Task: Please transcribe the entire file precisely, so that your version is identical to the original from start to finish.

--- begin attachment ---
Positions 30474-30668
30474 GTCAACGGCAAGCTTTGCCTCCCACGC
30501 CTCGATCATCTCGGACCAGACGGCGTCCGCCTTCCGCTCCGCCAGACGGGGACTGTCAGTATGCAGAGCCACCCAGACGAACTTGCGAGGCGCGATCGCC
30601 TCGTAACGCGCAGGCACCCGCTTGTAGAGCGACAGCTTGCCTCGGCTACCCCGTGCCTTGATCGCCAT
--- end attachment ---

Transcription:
Positions 30474-30668
30474 GTCAACGGCAAGCTTTGCCTCCCACGC
30501 CTCGATCATCTCGGACCAGACGGCGTCCGCCTTCCGCTCCGCCAGACGGGGACTGTCAGTATGCAGAGCCACCCAGACGAACTTGCGAGGCGCGATCGCC
30601 TCGTAACGCGCAGGCACCCGCTTGTAGAGCGACAGCTTGCCTCGGCTACCCCGTGCCTTGATCGCCAT